The time to play it safe for The Parlor Mob has come and gone. The window has been closed. For the scrappy Red Bank based vintage rock-n-roll outfit, the time has come to ride into the sunset as either rising national heroes or cherished local legends. Consisting of Mark Melicia (vox), Dave Rosen (guitars), Paul Ritchie (guitars), Nick Villapiano (bass), and Sam Bey (drums), their quest for rock glory has yielded a critical all-in showdown with destiny. With blaring guitars rattling the American landscape, and a swagger straight out of Led Zeppelin’s mojo oozing handbook, their response is decisive and clear. The Mob will let all their chips ride.
They are conduits into a musical tradition nearly forgotten with the passage of time. They have opened the door into the dwelling of the rock gods; the realm of the mystics. But don’t expect this to be a tale of lore told in Greek mythology of flowing wine by the jugs, and grapes from a virgin’s hand. This is a story of five young musicians on the very brink, with the dank stench of distilled Tennessee whiskey seeping out of their every pore.
The Parlor Mob’s debut full-length pressing, entitled And You Were A Crow, will be released on May 6, courtesy of Roadrunner Records; and from the moment the needle finds the vein of wax, the sounds reverberating off the vinyl record flatlines the listener dead in their very tracks. For The Mob’s toxic blend, overdosing is dangerously easy. People, it’s straight from the stash of “the good shit.”
The audible explosions of hard lined, belly-up guitar riffs melt with the grace of fluent, soaring solos; while the possessed tribal chest punch of slapping skins bull-rides the melodic vocal exhale of dynamic versatility. The conclusion is apparent and undisputed. For the love of all that is holy, keep the number crunching record label suits as far away from these kids as physically possible.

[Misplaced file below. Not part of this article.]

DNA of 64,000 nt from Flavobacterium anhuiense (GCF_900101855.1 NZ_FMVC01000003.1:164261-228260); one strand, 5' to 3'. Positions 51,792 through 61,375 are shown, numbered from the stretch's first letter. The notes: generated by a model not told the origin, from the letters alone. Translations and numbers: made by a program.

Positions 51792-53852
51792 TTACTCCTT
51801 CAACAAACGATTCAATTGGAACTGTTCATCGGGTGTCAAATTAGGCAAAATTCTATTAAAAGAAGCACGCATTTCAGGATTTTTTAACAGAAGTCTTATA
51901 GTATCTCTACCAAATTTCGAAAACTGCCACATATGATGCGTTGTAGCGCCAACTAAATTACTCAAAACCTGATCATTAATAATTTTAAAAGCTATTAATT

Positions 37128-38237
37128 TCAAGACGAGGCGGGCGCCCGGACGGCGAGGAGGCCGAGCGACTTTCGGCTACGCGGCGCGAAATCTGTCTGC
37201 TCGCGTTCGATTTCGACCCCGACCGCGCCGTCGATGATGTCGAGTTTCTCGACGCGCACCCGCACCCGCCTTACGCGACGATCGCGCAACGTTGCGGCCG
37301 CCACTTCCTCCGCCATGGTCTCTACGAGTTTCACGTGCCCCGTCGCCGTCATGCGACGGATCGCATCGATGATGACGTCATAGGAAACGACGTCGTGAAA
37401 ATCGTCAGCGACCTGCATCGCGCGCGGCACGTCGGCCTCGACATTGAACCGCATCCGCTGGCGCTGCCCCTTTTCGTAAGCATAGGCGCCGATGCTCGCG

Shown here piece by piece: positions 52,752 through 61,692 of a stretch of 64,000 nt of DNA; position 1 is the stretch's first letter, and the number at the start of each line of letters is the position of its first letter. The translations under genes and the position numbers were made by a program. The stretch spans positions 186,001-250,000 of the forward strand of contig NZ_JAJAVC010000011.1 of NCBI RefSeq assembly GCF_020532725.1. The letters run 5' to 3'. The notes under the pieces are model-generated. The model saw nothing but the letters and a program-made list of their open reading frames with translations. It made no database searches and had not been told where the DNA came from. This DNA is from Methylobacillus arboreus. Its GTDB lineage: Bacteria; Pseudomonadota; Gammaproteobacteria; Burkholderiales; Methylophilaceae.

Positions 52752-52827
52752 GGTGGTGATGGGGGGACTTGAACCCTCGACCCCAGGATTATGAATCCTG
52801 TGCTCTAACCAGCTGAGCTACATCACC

For a band that had to endure adversary at the expense of record company collapses, lineup changes, failed projects and empty wallets, having the opportunity to implement their artistic vision is their lasting reward. The roller coaster process is explored in the record’s opener “Hard Times.”
“It is a song for everybody, it is not just our anthem,” says Sam Bey while traveling through Virginia in the final chapter of a nationwide tour leg opening for Nicole Atkins. “It is a song for everyone who is struggling our age that is trying to do what they love.”
“This was especially true for us,” chimes in Paul Ritchie, “from being signed already, then being dropped. We had to find a whole new team of people to work with, from our manager, to our lawyer, to getting these songs prepared, and making this record. It was a long hard process for all of us. Capitol basically left us hanging when Virgin Records bought them out. We didn’t have a manager at the time and this was right before we started working with In De Goot. They kind of clued us in to what was going on with Capitol. The person who was our A&R guy just basically up and quit; everyone was getting fired and we were completely in the dark.”
“They finally let us go,” continues Ritchie, “and we set out to find a company that was interested in making a record.”